Legendary coach Bill Snyder was six-for-his-past 14 postseason contests going in to Saturday night's Buffalo Wild Wings Bowl.
Open the season with a loss at home to North Dakota State. Finish it by corkscrew moonsaulting Michigan in the desert. Just like they drew it up, right?
Sometimes this game makes no bloody sense. But that doesn’t make it any less beautiful. The Wicked Witch is dead. Whether you’re referring to the Wolverines or Kansas State’s bowl losing streak is up to you.
Wildcats 31, Big Blue 14 is in the books, and the monkey on K-State coach Bill Snyder’s back has been replaced by a windbreaker drenched in Gatorade. Tyler Lockett (10 catches, 116 receiving yards, three touchdowns) was, deservedly, the most outstanding player of the 2013 Buffalo Wild Wings Bowl. But the night’s most outstanding moment might have come with two minutes and change left in the contest.
All-Big 12 defensive end Ryan Mueller, game in hand, did a swim move and caught his fleeing 74-year-old coach on the sideline, the way he’d caught so many quarterbacks this fall. The giant cooler was emptied, which was hysterical enough. But things went from the comic to the sublime when the legendary coach turned back on his star defender angrily and pointed to the scoreboard, which at the time showed K-State up by 25 but with a healthy chunk of time still left on the clock.
He was, as they say, not amused. Snyder threw Mueller a look that said, "If you weren’t the best defender coming back for me next fall, you’d be walking home from Tempe in bare feet."
Then again, could you blame the enthusiasm?
The last time the Wildcats won a bowl game, Miley Cyrus was 10 years old. Justin Bieber was 8. Taylor Swift was 13. Eleven years. Five straight postseason defeats. Snyder was six-for-his-past 14 postseason contests going in to the Buffalo Wild Wings Bowl, the only dent on an iconic, state-building tenure in the Flint Hills.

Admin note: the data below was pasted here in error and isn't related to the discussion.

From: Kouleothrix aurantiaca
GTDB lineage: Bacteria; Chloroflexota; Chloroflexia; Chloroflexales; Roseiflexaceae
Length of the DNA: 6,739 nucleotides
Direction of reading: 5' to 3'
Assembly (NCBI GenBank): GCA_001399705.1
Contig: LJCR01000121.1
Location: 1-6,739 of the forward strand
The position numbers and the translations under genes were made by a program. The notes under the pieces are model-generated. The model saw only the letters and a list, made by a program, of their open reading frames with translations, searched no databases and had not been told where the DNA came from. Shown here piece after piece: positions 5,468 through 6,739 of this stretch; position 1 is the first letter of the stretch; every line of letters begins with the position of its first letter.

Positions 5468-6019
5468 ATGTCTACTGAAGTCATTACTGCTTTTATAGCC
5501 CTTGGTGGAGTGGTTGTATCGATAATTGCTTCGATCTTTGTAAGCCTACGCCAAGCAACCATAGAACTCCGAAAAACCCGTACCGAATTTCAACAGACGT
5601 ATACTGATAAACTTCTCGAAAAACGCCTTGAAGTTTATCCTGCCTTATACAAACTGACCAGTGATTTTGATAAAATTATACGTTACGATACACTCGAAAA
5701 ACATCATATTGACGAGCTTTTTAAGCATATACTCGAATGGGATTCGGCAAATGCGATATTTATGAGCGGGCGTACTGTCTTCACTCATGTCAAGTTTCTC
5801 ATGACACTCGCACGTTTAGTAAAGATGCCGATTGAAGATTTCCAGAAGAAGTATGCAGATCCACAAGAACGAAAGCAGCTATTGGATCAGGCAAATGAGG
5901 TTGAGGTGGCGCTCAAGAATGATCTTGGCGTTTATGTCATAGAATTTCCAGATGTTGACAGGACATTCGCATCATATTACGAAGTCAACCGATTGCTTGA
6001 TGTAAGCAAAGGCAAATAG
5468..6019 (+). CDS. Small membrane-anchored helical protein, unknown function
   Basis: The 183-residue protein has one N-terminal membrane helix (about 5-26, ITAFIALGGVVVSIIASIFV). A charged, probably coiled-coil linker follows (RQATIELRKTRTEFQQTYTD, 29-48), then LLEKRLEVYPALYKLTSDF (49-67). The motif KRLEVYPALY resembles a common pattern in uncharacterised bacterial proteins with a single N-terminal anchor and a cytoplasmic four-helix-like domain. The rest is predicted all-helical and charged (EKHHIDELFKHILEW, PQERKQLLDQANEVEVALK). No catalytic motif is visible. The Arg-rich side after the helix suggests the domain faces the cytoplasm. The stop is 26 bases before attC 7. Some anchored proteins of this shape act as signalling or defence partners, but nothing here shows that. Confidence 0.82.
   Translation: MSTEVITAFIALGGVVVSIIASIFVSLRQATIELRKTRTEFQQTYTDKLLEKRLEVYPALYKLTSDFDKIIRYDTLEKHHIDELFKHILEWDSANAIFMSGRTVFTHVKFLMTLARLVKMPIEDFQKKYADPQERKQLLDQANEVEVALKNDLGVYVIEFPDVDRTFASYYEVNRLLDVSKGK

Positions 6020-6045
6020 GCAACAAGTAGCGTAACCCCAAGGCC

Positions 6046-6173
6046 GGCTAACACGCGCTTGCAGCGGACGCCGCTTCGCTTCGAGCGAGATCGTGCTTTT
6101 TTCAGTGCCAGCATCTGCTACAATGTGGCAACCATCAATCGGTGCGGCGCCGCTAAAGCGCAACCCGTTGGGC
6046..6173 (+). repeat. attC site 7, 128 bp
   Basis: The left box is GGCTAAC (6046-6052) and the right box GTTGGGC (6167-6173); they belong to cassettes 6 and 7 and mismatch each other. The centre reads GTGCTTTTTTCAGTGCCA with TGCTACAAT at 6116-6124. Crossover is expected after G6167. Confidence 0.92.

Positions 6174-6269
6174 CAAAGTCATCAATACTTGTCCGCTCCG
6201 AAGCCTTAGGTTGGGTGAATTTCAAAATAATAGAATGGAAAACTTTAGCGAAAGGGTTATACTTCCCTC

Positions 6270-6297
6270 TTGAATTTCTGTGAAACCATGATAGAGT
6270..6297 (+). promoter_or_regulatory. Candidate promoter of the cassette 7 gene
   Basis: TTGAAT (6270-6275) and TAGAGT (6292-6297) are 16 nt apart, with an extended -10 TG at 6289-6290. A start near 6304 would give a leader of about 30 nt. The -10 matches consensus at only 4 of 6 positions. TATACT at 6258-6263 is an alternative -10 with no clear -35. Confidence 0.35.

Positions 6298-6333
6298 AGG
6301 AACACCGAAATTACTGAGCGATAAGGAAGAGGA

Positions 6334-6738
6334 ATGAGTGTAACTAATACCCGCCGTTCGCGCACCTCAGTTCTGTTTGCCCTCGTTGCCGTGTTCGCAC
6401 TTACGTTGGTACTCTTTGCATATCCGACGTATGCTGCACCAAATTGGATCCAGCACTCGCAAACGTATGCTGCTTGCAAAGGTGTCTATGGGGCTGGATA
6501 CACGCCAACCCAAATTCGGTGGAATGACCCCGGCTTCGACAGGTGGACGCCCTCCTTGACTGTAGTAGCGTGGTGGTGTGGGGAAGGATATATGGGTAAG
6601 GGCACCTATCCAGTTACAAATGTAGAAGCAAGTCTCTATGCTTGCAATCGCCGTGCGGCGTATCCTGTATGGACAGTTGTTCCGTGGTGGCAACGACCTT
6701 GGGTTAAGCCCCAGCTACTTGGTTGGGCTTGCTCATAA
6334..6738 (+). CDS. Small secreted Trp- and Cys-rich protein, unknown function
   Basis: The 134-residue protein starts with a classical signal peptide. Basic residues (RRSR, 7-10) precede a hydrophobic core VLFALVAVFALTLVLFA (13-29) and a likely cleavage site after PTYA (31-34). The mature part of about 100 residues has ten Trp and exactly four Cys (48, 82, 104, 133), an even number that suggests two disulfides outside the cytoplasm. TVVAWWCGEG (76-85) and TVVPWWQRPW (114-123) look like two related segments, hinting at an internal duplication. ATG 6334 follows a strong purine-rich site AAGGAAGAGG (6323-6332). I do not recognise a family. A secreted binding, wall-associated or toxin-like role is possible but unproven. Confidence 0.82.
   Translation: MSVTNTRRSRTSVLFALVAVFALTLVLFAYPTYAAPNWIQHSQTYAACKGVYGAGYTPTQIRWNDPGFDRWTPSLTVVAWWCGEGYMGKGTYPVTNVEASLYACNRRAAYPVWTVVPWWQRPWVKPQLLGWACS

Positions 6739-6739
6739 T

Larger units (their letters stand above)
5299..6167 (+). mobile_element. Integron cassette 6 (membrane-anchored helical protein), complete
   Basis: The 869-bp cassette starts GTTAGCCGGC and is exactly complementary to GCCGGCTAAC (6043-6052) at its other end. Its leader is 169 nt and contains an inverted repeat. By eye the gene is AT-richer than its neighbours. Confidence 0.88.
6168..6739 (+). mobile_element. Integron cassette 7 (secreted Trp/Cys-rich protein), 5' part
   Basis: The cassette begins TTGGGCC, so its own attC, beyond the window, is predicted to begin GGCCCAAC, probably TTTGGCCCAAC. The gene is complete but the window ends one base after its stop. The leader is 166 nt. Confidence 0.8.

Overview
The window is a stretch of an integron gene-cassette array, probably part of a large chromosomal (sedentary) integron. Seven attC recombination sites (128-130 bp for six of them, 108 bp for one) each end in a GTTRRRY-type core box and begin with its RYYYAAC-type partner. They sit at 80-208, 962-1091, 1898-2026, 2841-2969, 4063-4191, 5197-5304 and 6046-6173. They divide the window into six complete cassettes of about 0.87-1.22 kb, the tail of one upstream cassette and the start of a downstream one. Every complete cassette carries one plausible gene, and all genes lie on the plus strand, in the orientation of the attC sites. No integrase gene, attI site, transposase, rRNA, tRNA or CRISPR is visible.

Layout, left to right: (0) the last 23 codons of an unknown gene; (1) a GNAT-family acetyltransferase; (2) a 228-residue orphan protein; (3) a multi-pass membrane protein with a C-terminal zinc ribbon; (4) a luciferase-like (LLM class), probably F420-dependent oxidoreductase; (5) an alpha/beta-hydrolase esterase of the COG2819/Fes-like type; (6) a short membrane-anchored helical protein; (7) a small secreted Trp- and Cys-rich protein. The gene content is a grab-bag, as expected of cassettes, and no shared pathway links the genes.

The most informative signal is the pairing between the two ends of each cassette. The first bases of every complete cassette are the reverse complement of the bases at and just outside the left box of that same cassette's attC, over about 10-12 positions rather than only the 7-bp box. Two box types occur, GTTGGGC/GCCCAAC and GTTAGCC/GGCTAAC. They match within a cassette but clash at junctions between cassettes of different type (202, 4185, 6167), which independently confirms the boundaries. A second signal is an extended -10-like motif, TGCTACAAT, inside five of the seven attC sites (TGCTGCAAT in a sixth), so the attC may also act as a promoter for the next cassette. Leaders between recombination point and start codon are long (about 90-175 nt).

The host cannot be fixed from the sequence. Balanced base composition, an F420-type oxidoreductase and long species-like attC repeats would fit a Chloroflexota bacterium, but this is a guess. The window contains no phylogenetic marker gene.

The last time K-State (8-5) won a bowl game, Lockett was 10. Now he’s the first man ever to score three receiving touchdowns against Michigan in a postseason tilt.
Wildcat quarterback Jake Waters strung together arguably his best game yet in a K-State uniform, eluding pressure, sensing the pocket, scrambling for big gains, eyes seemingly always facing front, scanning downfield. If it doesn’t kill what was left of the signal-caller debate in Manhattan, it’s on a standing eight count.
Daniel Sams coughing away the ball on a draw with 45 seconds remaining in the third quarter, sapping the wind from a K-State drive in Michigan territory, didn’t help, either.
Sometimes, even if it isn’t your year, it is your night. Hindsight will also say the stars were aligned, and that they were purple. A freshman quarterback for Michigan, making his first start. A blue-blooded, old-money team that rarely appears in mid-money bowls, much less gets up for them.
Since 1983, the Wolverines have wrangled just five December postseason invites. They’re 1-4 in those contests. Since 2000, Big Blue is 5-5 in bowl games that don’t say "Rose" at the front. If it ain’t Pasadena, or it ain’t the Buckeyes or Irish, Michigan doesn’t give a flip.
The Wildcats did. And the gap wasn’t just about hunger or desire; it was apparent in terms of preparation, too. K-State averaged 8.9 yards per play in the first half and was 4-for-4 on third downs out of the chute.
Which had to be doubly sweet for Snyder, who had won three of his past five bowl games before putting those iconic headsets down the first time in November 2005. And triply sweet given that it was the program’s first-ever bowl win over a dance partner from the Big Ten (0-3 prior to Saturday), the league that launched Snyder into K-State’s orbit given the holy hell he’d raised as offensive coordinator at Iowa from 1979-88.
The last time the Wildcats won a bowl game, a gallon of gas went for $1.34 a gallon, on average. Those were, indeed, the good old days. And, for one night at least, they’re back, and it’s been a long time coming. Too damn long.
You can follow Sean Keeler on Twitter (@seankeeler) or email him at firstname.lastname@example.org.